Nevermind the Pollocks! A bunch of paintings discovered in 2005 were thought to be crafted by Jackson Pollock, but aren’t authentic, according to a forensic scientist who made the announcement yesterday in Manhattan.
He discovered last fall that many of the 32 works contained paints and materials that were not available until after Mr. Pollock’s death in 1956. Alex Matter, the owner of the paintings, was sure to keep him quiet about it for the past year, though.
At least one was painted on a board that was not produced earlier than the late 1970s or early ’80s, said the scientist, James Martin, in a lecture last night sponsored by the International Foundation for Art Research in Manhattan.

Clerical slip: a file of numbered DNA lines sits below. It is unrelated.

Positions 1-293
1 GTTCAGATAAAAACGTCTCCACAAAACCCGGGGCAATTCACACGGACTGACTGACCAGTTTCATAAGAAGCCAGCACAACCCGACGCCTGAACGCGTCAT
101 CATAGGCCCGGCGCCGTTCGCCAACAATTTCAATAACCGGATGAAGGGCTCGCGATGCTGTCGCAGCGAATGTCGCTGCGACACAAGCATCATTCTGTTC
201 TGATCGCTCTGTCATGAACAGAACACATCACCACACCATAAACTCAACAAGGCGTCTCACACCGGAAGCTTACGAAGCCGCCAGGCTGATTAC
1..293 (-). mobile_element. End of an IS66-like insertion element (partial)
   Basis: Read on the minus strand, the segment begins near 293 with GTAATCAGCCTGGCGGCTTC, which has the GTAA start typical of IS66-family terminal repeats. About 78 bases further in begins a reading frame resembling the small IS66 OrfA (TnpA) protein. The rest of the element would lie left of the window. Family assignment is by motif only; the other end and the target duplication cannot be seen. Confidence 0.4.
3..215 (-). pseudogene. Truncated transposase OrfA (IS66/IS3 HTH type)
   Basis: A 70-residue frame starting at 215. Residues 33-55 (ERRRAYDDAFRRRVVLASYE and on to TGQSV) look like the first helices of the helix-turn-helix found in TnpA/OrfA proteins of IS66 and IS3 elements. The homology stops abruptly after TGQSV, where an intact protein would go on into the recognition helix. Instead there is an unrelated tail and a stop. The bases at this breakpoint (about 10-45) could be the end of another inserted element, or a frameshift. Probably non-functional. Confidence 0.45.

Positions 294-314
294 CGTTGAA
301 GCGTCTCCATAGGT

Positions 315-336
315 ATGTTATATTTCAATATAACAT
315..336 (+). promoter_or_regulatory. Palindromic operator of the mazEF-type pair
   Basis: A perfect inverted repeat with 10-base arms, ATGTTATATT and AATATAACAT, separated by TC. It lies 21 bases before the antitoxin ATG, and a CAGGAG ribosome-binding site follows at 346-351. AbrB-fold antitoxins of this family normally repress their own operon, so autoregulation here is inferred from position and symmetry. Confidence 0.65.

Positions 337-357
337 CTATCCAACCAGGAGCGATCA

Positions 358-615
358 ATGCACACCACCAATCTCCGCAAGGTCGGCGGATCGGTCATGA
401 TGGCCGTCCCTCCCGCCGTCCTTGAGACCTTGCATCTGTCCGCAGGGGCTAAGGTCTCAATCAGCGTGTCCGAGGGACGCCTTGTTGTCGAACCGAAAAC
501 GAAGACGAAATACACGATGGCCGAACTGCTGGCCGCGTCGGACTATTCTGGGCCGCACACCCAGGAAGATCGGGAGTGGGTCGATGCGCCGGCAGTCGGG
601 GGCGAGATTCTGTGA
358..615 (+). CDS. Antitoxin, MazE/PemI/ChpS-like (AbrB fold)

Mr. Martin was commissioned to examine the paintings in 2005 by their owner, Alex Matter, the son of Herbert and Mercedes Matter, artists who were friends of Pollock’s. Mr. Matter has said he found the paintings, made in Pollock’s signature drip style, in 2002 or 2003 in a Long Island storage container that had belonged to his father.
Although Mr. Martin, who is based in Williamstown, Mass., completed the analysis last fall, he has said he did not release it earlier because Mr. Matter’s lawyer told him he would face a lawsuit if he did so. It is unclear why he chose to go public now.
Mr. Matter’s lawyer, Jeremy Epstein, has denied threatening Mr. Martin, but he has said that he did tell Mr. Martin he was not authorized to release the report because Mr. Matter, who has sold some of the paintings, did not feel it was complete.
Since their discovery was reported in 2005, the paintings have been the subject of an intense scientific and scholarly debate that has drawn attention to the growing role of technology in questions that were once the sole province of connoisseurs.